(Updated for closing stock prices)
NEW YORK (
) -- Four
executives held in dentention by Chinese authorities since last July unexpectedly admitted to accepting bribes as their trial began Monday in a Shanghai court, according to reports.
The executives, all based in the Shanghai office of the Anglo-Australian mining giant, had been charged with taking bribes and stealing commercial secrets, a high-profile case that has tested diplomatic and business relations between Australia and China. According to reports, the admissions Monday involve only the bribery and not the industrial espionage charges.
The lead defendant in the case is Stern Hu, an Australian citizen and Rio Tinto's one-time negotiator in its important contract talks with the biggest Chinese steelmakers over the price of iron ore. He pleaded guilty to accepting $1 million in bribes, the lawyer of another of the defendants told
The New York Times
But other statements from those who were in the courtroom indicate that Hu and the others -- all three are Chinese nationals -- will attempt to contest the alleged size the bribes as the trial continues.
The four men were
Reporters were barred from the courtroom Monday, and details about the case remained murky even nine months after the initial arrests.
The exact nature of the bribery wasn't entirely clear, for example. Apparently, Hu and the others took payouts from smaller steel mills in China in exchange for guaranteeing them access to iron ore, reports
The Wall Street Journal
, citing people who were inside the courtroom.
The commercial espionage charges -- again, their exact nature isn't entirely clear -- will be answered later in the trial, scheduled to last three days.
Meanwhile, as a backdrop to the trial, iron-ore price talks between the biggest Chinese steelmakers and the world's biggest miners continued. Brazilian giant
has evidently pressed for a 90% to 100% increase in its contract iron-ore price from a year ago, according to statements from the China Iron & Steel Association.
The iron-ore tensions between Sydney and Beijing are thought to be related to the Rio Tinto executives' cases. The anxiety last year was heightened after a deal collapsed between Rio and Chinalco, the huge state-owned Chinese aluminum company. Chinalco would have bailed out the then-debt-ridden Rio with a much-needed equity infusion. But partly because of homegrown political angst over foreign ownership, Rio spiked the arrangement and instead agreed to form a joint venture with its native rival BHP Billiton.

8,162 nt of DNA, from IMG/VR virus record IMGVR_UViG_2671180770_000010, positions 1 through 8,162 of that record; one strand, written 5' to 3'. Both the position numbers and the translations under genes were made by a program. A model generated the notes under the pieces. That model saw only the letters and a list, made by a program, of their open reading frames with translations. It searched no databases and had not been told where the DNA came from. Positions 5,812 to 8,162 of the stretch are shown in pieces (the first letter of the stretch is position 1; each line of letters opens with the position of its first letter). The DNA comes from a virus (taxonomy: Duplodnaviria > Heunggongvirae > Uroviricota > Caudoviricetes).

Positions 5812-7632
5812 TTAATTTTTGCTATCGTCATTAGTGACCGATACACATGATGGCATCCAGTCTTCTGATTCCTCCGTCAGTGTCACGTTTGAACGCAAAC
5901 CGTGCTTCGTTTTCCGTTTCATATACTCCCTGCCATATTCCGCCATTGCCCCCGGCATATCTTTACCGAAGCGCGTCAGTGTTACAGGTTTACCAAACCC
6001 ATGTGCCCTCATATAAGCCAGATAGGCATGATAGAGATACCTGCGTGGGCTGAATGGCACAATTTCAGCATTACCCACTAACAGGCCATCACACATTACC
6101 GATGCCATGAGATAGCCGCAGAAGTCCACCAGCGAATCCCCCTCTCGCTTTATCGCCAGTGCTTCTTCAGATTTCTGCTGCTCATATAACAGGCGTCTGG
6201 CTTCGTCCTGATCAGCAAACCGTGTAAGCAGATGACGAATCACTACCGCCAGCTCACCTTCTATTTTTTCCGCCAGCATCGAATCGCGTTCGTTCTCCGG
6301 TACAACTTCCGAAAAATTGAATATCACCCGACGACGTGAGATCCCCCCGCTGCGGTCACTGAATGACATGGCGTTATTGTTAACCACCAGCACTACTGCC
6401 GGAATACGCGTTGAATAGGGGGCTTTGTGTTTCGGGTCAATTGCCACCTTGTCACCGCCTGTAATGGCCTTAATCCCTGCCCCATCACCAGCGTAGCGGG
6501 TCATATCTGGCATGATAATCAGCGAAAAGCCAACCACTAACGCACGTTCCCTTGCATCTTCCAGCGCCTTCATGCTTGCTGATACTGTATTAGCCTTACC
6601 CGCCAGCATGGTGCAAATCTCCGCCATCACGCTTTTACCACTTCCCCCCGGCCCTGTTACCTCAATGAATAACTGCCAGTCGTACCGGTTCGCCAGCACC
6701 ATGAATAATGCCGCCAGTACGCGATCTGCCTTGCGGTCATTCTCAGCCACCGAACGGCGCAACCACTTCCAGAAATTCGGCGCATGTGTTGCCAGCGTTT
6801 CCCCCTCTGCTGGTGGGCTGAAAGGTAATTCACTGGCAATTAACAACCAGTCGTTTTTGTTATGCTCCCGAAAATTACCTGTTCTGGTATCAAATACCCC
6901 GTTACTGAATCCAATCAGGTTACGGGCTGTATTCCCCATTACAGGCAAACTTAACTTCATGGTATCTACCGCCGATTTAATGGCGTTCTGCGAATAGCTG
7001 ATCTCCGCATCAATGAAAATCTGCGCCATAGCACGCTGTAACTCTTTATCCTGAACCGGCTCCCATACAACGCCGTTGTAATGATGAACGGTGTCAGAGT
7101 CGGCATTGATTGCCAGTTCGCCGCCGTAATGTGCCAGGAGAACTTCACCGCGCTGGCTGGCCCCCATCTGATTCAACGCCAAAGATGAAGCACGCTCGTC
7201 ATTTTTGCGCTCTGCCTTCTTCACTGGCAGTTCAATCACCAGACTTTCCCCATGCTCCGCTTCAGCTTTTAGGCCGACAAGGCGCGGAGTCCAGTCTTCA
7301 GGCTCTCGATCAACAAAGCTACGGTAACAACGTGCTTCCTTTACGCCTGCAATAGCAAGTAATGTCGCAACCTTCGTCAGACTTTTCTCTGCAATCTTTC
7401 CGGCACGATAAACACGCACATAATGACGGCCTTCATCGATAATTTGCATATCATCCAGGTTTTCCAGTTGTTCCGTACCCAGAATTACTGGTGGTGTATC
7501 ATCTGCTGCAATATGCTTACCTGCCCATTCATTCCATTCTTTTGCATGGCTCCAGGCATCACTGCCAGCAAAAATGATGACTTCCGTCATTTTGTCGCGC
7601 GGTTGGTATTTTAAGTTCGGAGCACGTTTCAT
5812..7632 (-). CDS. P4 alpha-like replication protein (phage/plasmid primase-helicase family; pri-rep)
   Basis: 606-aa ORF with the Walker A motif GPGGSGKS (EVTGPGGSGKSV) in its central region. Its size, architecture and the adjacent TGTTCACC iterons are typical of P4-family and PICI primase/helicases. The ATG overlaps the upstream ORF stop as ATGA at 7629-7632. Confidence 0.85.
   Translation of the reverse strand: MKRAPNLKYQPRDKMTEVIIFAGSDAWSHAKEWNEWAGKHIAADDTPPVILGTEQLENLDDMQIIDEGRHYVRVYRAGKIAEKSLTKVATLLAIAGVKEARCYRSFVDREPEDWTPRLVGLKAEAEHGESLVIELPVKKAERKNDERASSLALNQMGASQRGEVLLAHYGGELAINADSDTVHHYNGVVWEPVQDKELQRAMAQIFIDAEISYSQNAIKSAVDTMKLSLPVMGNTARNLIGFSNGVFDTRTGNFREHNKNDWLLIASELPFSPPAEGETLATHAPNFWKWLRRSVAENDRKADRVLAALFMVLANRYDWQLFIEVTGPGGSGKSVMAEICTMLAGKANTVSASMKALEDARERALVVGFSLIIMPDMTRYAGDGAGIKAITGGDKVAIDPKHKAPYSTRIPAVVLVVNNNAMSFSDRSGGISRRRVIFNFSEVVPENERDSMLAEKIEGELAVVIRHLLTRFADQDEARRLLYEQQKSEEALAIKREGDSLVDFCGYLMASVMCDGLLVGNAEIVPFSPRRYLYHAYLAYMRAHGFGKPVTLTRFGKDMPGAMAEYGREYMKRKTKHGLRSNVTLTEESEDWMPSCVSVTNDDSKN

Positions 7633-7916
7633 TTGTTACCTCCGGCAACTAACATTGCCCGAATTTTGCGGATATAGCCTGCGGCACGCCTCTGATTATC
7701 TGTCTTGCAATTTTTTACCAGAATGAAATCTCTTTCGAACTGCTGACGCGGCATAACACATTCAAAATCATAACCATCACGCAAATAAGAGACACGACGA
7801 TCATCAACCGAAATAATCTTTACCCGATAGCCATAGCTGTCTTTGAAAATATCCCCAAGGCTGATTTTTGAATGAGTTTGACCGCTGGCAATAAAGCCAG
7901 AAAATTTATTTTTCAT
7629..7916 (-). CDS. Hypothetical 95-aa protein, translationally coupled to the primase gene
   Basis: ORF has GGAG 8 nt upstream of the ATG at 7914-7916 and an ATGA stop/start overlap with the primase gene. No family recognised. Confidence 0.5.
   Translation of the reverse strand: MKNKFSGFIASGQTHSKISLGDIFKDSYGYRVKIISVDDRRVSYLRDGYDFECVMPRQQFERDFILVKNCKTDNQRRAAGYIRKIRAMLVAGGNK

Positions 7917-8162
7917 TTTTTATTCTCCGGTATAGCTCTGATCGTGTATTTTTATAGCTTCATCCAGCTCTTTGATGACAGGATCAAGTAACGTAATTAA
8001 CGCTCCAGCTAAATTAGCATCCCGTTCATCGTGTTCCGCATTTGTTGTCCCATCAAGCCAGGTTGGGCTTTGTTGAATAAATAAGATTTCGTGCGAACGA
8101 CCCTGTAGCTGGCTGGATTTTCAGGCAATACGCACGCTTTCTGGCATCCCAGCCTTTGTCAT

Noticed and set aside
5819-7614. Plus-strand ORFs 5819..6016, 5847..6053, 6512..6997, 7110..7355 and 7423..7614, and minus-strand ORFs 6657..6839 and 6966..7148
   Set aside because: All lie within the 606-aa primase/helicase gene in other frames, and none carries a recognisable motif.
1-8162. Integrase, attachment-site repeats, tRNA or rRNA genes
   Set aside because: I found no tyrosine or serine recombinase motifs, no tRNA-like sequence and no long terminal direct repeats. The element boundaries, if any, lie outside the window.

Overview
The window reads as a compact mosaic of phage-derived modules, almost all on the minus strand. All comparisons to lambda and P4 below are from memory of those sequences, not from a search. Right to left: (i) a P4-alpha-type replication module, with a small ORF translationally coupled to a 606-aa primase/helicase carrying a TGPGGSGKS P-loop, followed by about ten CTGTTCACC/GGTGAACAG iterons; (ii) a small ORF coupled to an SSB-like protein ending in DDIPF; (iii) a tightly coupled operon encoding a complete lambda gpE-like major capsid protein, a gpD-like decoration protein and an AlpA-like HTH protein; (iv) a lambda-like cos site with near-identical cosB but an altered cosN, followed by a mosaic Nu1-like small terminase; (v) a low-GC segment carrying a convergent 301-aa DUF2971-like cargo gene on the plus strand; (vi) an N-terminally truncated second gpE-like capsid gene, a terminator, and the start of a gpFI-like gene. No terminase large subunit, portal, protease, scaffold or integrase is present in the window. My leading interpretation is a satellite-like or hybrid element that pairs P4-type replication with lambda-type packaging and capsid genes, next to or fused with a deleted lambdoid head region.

Under the JV deal, the two miners would combine their iron-ore properties in Western Australia, saving on operational costs. But China saw the joint venture as a way for Rio and BHP to control iron ore pricing, and has led a global push to question the tie-up on antitrust grounds.
Earlier this month the European steelmaking trade group Eurofer urged the EU's competition ministers to look into the Rio-BHP joint venture for possible problems, and expressed "outrage" over the big three miners' plan to hike iron ore prices substantially from a year ago, arguing that it would lead to increased steel prices and lessen the chances of economic recovery in Europe.
Rio Tinto's New York-listed American depositary receipts reversed course after slipping in early trading Monday, ending the session at $226.50, up $4.30, or nearly 2%. Rival
ADRs gained 89 cents, or 1%, to $78.69, and Vale's rose 27 cents, or 1%, to $29.80.
-- Written by Scott Eden in New York
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Scott Eden has covered business -- both large and small -- for more than a decade. Prior to joining TheStreet.com, he worked as a features reporter for Dealmaker and Trader Monthly magazines. Before that, he wrote for the Chicago Reader, that city's weekly paper. Early in his career, he was a staff reporter at the Dow Jones News Service. His reporting has appeared in The Wall Street Journal, Men's Journal, the St. Petersburg (Fla.) Times, and the Believer magazine, among other publications. He's also the author of Touchdown Jesus (Simon & Schuster, 2005), a nonfiction book about Notre Dame football fans and the business and politics of big-time college sports. He has degrees from Notre Dame and Washington University in St. Louis.